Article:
Monday, December 12, 2011

Films Viewed (November 2011)

Went the Day Well? was that rare propaganda film the transcends its intent enough to become a valid film experience. A British town faces a stealthy Nazi invasion. Essentially, the message is "Report Suspicious Activity," but I still had a good time.

Beats, Rhymes, and Life: The Travels of A Tribe Called Quest was a fond look back at the golden Age of hip hop coupled with the stresses and realities of being a part of this innovative and influential group. We watch as they implode yet again. One of those things I missed in theaters (it's Baltimore-area run was only a week or so in a County Cineplex) and waited impatiently for on DVD.

The Taking of Pelham One Two Three (1974) was a prime slice of vintage popcorn thrillride set in a decaying and bankrupt New York. A subway train is highjacked, a ransom is demanded, the clock ticks. Satisfying on many levels. Grimy, gritty and wise-ass till the last freeze frame.

The Seduction of Mimi
was screening in Toronto when I was there a few years ago. I filed the title in my filmic memory bank and finally managed the time to rent and watch. Earnest worker Mimi is a man of honor in this savage lampoon of hypocritical Italian morays. Lina Wertmuller has won me over, and I look forward to seeing more of her films.

Martha Mary May Marlene has divided viewers, some finding it unaffected and not very satisfying. I found it to be a taught psychological thriller worth my time, an evocation of a nightmare anchored by Elizabeth Olsen's performance. A woman returns from a mysterious disappearance into a commune/cult with much damage to attempt to unravel.

Hugo 3D was such a direct hit on me that I feel like an unreliable praise-giver. A young boy lives in the walls of a train station while unraveling mysteries that have to do with his father and the birth of cinema. Charming, beautifully shot... a movie I want to live in.

Lilya 4-Ever tells the brutal story of a Eastern European girl's descent into prostitution. Bleak, bitter, no holds barred film-making that never felt like Exploitation. A little too plodding, (the situation the woman lives in is so godawful that the reasons she would choose this life become clear quickly) but altogether effective once you settle in.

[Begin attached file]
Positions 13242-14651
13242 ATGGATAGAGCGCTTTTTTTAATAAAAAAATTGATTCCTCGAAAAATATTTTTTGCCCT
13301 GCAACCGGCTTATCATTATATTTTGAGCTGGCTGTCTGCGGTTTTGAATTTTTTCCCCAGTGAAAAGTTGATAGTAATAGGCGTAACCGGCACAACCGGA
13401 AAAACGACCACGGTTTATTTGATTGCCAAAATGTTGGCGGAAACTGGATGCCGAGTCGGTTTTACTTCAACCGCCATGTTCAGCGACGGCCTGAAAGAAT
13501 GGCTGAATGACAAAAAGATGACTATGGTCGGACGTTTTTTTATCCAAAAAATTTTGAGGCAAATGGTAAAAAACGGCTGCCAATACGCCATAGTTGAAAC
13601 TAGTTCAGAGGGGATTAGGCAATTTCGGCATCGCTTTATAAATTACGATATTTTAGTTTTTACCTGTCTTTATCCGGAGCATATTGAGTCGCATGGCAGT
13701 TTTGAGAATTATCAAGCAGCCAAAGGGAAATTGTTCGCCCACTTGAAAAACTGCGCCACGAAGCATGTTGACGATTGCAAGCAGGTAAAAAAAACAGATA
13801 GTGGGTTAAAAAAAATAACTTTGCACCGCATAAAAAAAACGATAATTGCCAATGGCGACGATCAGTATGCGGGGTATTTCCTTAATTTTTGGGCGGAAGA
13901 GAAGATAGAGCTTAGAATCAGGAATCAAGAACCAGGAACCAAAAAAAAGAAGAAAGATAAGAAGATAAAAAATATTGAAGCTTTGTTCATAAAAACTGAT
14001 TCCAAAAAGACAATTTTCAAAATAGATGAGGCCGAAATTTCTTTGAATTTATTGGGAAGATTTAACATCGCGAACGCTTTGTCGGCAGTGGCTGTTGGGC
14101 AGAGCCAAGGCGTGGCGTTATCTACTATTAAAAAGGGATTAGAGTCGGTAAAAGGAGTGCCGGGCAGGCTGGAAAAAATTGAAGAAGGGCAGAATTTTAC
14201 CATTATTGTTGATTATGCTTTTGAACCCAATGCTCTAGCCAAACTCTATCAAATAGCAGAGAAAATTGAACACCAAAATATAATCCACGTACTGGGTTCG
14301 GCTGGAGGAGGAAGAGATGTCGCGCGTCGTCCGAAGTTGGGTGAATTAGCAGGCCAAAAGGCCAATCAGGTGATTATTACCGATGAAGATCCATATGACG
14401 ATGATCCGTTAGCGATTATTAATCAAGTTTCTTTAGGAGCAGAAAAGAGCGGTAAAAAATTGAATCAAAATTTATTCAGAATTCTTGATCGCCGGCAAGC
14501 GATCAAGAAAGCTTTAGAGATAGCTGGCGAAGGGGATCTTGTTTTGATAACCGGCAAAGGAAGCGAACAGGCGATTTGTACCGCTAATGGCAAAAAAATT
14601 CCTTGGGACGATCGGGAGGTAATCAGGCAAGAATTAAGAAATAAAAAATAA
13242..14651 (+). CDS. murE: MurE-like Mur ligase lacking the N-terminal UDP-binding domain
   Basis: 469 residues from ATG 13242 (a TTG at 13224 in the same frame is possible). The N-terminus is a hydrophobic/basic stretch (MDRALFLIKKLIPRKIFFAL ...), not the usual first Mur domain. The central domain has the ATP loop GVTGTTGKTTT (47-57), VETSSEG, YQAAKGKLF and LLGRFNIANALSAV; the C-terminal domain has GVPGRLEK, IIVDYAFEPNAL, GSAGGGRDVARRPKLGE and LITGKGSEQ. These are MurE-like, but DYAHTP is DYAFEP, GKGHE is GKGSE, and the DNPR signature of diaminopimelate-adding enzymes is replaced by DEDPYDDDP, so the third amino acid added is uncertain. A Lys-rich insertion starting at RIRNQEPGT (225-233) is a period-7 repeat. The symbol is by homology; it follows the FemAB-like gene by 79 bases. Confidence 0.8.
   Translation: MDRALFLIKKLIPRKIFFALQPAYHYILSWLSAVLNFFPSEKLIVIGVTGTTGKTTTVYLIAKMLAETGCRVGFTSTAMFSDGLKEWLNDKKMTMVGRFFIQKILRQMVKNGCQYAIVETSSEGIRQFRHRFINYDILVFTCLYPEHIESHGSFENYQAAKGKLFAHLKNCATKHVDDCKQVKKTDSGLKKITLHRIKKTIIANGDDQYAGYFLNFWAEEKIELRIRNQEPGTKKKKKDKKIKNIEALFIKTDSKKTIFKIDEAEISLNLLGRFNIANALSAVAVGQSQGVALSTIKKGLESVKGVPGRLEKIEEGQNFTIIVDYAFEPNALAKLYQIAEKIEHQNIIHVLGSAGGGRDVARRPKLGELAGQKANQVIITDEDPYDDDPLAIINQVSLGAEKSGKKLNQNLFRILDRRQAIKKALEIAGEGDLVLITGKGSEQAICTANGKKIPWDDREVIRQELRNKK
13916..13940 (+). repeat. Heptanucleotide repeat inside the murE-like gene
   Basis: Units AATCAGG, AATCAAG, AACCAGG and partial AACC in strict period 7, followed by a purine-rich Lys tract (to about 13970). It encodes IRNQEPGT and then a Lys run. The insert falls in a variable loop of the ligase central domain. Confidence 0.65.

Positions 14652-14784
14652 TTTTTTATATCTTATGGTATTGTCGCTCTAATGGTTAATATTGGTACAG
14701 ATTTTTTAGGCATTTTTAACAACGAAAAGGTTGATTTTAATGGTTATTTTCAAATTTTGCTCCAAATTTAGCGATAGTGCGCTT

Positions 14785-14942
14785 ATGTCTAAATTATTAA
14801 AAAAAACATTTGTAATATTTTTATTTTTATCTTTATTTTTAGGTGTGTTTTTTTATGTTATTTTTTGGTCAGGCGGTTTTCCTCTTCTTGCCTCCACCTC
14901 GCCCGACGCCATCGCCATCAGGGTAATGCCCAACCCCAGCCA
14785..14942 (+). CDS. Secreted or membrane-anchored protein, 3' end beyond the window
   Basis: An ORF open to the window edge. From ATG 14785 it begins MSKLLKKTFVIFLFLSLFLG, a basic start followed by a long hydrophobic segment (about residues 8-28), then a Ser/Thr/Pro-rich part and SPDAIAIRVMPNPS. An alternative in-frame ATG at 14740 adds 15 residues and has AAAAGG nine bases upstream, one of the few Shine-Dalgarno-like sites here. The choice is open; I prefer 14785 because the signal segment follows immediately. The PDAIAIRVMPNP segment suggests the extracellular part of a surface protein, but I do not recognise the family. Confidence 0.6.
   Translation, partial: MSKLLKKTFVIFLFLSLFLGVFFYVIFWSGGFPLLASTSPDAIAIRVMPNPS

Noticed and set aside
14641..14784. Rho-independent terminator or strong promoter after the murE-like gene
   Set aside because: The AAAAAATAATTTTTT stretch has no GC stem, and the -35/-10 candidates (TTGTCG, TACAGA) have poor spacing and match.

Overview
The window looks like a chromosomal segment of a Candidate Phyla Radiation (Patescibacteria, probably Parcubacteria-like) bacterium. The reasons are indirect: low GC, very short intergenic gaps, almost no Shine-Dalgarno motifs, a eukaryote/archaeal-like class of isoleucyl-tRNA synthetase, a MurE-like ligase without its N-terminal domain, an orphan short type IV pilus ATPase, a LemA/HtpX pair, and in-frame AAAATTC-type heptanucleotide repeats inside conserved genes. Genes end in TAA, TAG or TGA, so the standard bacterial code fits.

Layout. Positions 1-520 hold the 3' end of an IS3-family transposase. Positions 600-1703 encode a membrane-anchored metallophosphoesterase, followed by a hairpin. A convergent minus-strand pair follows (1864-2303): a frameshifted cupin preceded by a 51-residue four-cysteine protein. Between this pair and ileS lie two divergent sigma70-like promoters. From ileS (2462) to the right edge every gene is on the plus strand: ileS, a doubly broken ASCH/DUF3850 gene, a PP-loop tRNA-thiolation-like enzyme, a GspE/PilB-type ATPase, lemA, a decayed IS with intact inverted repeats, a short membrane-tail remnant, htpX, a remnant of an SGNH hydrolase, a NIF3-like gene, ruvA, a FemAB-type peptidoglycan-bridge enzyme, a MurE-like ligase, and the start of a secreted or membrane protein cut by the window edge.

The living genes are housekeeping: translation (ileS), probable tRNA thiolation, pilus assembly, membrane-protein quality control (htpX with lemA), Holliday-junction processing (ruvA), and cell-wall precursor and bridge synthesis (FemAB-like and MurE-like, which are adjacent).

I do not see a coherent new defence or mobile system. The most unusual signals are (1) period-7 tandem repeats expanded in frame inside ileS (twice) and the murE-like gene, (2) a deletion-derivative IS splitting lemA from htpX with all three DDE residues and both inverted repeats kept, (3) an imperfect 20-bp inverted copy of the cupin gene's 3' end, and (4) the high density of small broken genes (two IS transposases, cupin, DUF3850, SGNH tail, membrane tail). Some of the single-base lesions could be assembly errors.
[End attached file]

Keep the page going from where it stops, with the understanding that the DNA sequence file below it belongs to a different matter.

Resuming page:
Immortals 3D was other eye-popping Tarsem Singh film, this time viewed in a Dundalk movie theater with mediocre (dark) digital projection and a terribly blown out sound system. A movie-going experience as close to watching a film on bootleg DVD in a theater as I have yet to encounter. The plot was a miss-mash of sword and sandal epic and Greek mythology. Mickey Rourke goes predictable over the top as a the villan. I say "eh".

Melancholia is why I go to the movies, to see and experience something new. Kirsten Dunst's character's wedding party, already a disaster, concludes at the beginning of a much bigger global one. Lars Von Trier captured the mood of my Fall inadvertently in film. Armageddon: now more than ever.

The Leopard was a sumptuous feast of a film, still going strong two hours into the run-time. An Italian man of means and privilege who has lived by the old codes tries to adjust to the new ways. He remains stuck between eras as the modern state of Italy is born around him. Burt Lancaster is used effectively and well. One of those "on the list" films that the Charles theater revival series finally presented an excellent opportunity to see.

Dune capped off the month. As it is a film I have seen many times and know a great deal about, I thought of it this way this time around: the first half is an excellent example of David Lynch on a big budget, all stops pulled. The second half is like a very long preview for the film that could have been appearing on the screen for the next several hours had Lynch had final cut. Always a great film to dive into; many thanks to the Gunky's Basement crew for doing it again.

The Charles
The Rotunda
The Senator
The Landmark Harbor East
Suburban Multiplex/ Video Americain
Netflix Instant/ Netflix DVD
(Please note: Whenever possible, all releases are linked to their pages on the Netflix website)
Total: 11 features (8 in theaters)